After the Market Crisis, Does Diversification Still Work? (Part 2 of 4)
Looking back before the most recent crisis, we also saw high correlations during earlier periods of stress. For example, in the prelude to the Asian crisis in 1997, the U.S. equity market had a relatively low correlation, around 0.32, with non-U.S. stocks. That correlation jumped by more than 50% as the world focused on the turmoil in Asia. A similar phenomenon occurred a year later with the Russian default in 1998.
Market Realist –
The Asian crisis saw an increase in correlations across the board.
The Asian crisis was a period of financial crisis that gripped Southeast Asia in July 1997 and raised fears of a worldwide economic meltdown due to contagion.
The Thai government was forced to float the baht due to lack of foreign currency reserves to support its fixed exchange rate, which led to the plummeting of the baht.
The graph shows the correlation between the S&P 500 Index (SPY) (IVV) and the MSCI World ex. USA Index (ACWX). It also shows the correlation between the S&P 500 and the MSCI Asia ex. Japan Index before and during the crisis, considering weekly returns.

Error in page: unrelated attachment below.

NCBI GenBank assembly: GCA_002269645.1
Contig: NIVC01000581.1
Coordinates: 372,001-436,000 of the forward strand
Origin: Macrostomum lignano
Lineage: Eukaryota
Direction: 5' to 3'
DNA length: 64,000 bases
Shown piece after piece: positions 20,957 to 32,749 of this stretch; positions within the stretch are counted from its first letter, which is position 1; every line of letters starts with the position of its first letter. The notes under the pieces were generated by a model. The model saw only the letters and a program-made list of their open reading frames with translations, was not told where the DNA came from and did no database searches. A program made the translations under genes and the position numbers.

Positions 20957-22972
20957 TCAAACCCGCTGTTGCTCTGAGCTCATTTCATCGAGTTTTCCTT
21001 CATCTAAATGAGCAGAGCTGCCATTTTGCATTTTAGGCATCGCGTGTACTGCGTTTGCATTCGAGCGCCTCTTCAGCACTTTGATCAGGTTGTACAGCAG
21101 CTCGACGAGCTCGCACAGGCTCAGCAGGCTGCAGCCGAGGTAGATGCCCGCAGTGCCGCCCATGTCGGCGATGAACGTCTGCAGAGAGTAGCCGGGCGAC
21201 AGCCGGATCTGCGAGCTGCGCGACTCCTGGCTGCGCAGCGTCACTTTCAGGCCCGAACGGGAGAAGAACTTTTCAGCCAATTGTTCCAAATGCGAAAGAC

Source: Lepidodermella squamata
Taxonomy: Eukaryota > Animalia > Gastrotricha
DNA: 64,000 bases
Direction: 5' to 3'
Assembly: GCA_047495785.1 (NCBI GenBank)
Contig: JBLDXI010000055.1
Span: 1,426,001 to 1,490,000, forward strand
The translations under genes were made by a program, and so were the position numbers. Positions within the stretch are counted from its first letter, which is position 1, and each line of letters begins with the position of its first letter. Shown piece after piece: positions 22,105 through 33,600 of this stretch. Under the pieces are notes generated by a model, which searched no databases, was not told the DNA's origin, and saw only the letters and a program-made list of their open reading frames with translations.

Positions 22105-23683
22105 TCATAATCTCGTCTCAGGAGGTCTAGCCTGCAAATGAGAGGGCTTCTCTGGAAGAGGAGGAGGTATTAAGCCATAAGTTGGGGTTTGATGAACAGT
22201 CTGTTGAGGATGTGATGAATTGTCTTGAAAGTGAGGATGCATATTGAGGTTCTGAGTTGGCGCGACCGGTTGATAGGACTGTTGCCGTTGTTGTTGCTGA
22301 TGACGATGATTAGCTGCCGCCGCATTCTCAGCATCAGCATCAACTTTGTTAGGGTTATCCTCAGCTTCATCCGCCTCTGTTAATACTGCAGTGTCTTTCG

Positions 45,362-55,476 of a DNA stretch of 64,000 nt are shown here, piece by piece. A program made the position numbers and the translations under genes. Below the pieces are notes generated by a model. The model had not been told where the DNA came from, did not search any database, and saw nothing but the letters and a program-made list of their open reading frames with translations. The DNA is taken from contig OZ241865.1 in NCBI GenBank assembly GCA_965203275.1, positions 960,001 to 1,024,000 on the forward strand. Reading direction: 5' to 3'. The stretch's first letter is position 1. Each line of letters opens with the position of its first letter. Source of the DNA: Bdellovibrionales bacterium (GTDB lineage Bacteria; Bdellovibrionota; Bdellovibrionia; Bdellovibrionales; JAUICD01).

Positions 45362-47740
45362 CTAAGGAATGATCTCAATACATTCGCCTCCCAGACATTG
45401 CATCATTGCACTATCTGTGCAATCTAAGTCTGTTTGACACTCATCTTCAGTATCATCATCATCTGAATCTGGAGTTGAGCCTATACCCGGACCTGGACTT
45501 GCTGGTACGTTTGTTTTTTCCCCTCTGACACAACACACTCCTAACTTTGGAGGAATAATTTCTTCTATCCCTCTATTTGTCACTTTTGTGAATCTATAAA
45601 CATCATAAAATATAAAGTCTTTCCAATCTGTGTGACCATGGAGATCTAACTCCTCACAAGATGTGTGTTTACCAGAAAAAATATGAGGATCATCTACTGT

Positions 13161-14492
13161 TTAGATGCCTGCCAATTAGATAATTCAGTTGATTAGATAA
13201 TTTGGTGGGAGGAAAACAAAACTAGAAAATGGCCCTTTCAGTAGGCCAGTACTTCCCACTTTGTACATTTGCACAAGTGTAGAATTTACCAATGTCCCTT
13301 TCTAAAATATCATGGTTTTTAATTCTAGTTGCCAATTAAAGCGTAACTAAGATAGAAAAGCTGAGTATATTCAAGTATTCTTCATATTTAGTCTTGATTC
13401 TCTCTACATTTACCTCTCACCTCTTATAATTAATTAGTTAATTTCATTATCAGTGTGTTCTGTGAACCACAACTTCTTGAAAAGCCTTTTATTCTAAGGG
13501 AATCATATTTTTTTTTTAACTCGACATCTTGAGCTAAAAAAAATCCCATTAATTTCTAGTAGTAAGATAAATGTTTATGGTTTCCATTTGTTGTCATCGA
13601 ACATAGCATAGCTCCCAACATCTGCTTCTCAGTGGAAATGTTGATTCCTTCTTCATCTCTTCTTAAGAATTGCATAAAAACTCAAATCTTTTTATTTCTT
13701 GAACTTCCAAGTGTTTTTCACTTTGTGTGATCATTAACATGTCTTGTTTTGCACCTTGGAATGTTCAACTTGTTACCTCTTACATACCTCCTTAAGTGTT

The correlation between the United States and the rest of the world from January 1997 to July 2007 was 0.51. It increased to 0.67 during the crisis. The correlation between the S&P 500 and the Asian stocks was as low as 0.1 before the crisis. It increased to 0.55 during the crisis.
This again proves that diversification with international stocks is not as effective during crises. It also underscores the importance of adding to your portfolio safe havens like gold (IAU) and Treasuries (TLT) (IEF), which provide great protection during a crisis.
The next part of this series explains how you can use diversification as a tool, in spite of any crises.
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